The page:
Like most Spitz breeds, the Finkie is independent and somewhat stubborn, although he is more hunting oriented than other Spitz breeds. He is alert, inquisitive and playful, but is also sensitive, tending to be devoted to one person. He is a breed conscious of his place in the dominance hierarchy, and some males can try to be domineering. He is good with children, and generally good with other pets. He can be reserved, even aloof or suspicious, with strangers. In keeping with his barking heritage, the Finkie is proud of his barking ability and likes to show it off loudly!
Finnish Spitz Dog Care
This is an active and lively breed that needs daily exercise, either a long walk on leash or a run in a fenced area. As Finkies are hunters by nature, care must be taken that they do not go off on a hunt by themselves. The Finkie enjoys living indoors. His double coat needs brushing one or two times weekly, more often when shedding. He is not oily, so the Finkie has little doggy odor; in fact, the Finkie is a particularly clean breed.
Finnish Spitz Dog Health
Major concerns: none
Minor concerns: none
Occasionally seen: CHD, patellar luxation, epilepsy
Suggested tests: none
Life span: 12-14 years
Interested in the history of the Finnish Spitz dog breed?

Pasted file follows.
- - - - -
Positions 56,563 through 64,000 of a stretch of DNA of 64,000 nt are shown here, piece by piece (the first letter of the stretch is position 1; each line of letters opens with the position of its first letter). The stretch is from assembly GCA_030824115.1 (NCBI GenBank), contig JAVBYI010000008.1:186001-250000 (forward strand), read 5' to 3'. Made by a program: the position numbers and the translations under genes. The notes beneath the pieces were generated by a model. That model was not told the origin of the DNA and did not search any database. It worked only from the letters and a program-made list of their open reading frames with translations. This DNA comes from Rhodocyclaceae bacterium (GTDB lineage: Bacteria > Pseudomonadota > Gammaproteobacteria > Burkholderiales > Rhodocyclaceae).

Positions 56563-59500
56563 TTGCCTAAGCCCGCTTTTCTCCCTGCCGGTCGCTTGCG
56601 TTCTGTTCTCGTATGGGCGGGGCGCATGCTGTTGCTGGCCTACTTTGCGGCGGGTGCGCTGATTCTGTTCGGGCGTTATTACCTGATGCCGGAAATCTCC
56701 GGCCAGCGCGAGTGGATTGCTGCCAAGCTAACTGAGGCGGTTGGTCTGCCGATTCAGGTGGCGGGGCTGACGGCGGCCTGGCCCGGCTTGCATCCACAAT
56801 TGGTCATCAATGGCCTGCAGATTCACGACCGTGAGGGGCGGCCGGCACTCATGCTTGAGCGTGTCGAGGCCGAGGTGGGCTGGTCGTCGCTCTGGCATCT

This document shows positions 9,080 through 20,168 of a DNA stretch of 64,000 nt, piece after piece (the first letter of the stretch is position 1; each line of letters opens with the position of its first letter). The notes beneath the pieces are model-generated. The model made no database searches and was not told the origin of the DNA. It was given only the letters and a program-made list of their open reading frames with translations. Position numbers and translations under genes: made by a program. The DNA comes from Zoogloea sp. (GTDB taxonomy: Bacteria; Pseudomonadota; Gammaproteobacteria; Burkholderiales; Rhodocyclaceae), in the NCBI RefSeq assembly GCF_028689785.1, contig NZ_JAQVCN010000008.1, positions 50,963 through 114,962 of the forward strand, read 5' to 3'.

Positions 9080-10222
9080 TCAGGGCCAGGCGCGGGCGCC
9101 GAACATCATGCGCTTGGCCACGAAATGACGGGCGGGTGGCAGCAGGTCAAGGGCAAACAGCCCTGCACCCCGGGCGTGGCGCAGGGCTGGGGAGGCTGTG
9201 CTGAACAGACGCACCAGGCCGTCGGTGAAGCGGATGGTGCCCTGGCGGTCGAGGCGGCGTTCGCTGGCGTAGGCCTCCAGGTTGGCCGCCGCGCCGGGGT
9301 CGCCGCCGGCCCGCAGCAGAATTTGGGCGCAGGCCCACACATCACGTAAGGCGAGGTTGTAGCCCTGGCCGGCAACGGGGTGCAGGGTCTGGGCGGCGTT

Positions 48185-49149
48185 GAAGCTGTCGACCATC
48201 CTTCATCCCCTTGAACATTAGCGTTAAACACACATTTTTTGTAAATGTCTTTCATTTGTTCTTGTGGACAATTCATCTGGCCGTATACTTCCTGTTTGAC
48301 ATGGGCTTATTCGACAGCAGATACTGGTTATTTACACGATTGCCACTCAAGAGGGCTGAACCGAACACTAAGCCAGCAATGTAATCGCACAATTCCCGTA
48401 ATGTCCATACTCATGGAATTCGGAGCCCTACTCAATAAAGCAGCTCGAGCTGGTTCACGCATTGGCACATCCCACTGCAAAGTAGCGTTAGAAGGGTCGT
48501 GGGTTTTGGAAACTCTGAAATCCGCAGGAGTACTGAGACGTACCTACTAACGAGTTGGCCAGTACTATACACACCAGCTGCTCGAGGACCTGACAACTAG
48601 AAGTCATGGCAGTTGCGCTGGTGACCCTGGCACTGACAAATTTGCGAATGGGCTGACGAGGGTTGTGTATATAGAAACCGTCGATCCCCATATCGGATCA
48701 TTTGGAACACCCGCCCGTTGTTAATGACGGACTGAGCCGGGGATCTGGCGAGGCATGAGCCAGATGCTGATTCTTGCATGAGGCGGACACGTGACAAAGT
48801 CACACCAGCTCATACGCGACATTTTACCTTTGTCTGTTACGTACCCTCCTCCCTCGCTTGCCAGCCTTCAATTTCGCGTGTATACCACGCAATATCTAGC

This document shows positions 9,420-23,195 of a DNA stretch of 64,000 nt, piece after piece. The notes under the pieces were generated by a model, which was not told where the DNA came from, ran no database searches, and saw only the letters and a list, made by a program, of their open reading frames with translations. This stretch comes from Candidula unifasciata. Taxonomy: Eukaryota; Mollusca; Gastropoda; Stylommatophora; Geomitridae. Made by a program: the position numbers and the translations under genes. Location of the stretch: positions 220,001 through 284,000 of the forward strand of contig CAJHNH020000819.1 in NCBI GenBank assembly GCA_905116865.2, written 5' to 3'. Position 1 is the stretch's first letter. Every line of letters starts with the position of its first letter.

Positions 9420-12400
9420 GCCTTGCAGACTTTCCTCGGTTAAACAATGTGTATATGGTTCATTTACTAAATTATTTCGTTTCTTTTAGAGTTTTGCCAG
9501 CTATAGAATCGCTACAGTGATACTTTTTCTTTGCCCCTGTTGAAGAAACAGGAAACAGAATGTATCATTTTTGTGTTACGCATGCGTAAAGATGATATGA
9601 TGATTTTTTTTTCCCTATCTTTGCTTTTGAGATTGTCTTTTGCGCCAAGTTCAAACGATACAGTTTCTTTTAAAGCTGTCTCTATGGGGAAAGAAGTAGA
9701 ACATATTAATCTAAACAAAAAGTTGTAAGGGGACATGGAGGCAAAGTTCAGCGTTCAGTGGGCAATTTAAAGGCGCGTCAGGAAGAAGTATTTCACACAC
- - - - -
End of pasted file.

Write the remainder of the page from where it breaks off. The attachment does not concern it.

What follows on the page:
The Finnish Spitz originated from ancestral Northern Spitz dogs that accompanied early Finno-Ugrian tribes as they journeyed across Eurasia to Finland. These dogs probably originated as camp followers and watchdogs, later developing into hunting dogs. The breed remained pure, not by design but by isolation until the early 1800s. When other groups of people brought their dogs to the region in the 1800s, interbreeding almost obliterated the pure Finnish Spitz. In the late 1800s, two Finnish sportsmen spotted some dogs that had apparently not been interbred, and they were so impressed that they determined to rescue the imperiled breed. Early names for the breed included Suomenpystykorva (Finnish cock-eared dog) and Finnish barking bird dog. When he first came to England he was called the Finsk Spets (derived from his Swedish name), but in 1891 the name was officially changed to Finnish Spitz. The breed gained his nickname of Finkie after his arrival in England in the 1920s. It wasn't until the 1960s that Finkies began to be bred in the United States. The breed was officially admitted into the nonsporting group in 1988. Although prized primarily as a pet in America, he is still used for hunting in Finland. There Finkies hunt the capercaille (a turkeylike bird) and black grouse, although they will hunt virtually anything from insects to elk if given the chance. The dogs work by ranging out from the hunter, locating the bird, and barking loudly. If the bird moves, they follow it until it lands and then resume barking. Some claim that the barking mesmerizes the game. Conformation champions in Finland must first prove themselves in the field; their barking talents are so valued that they select a 'king barker' each year. The Finnish Spitz is the national dog of Finland.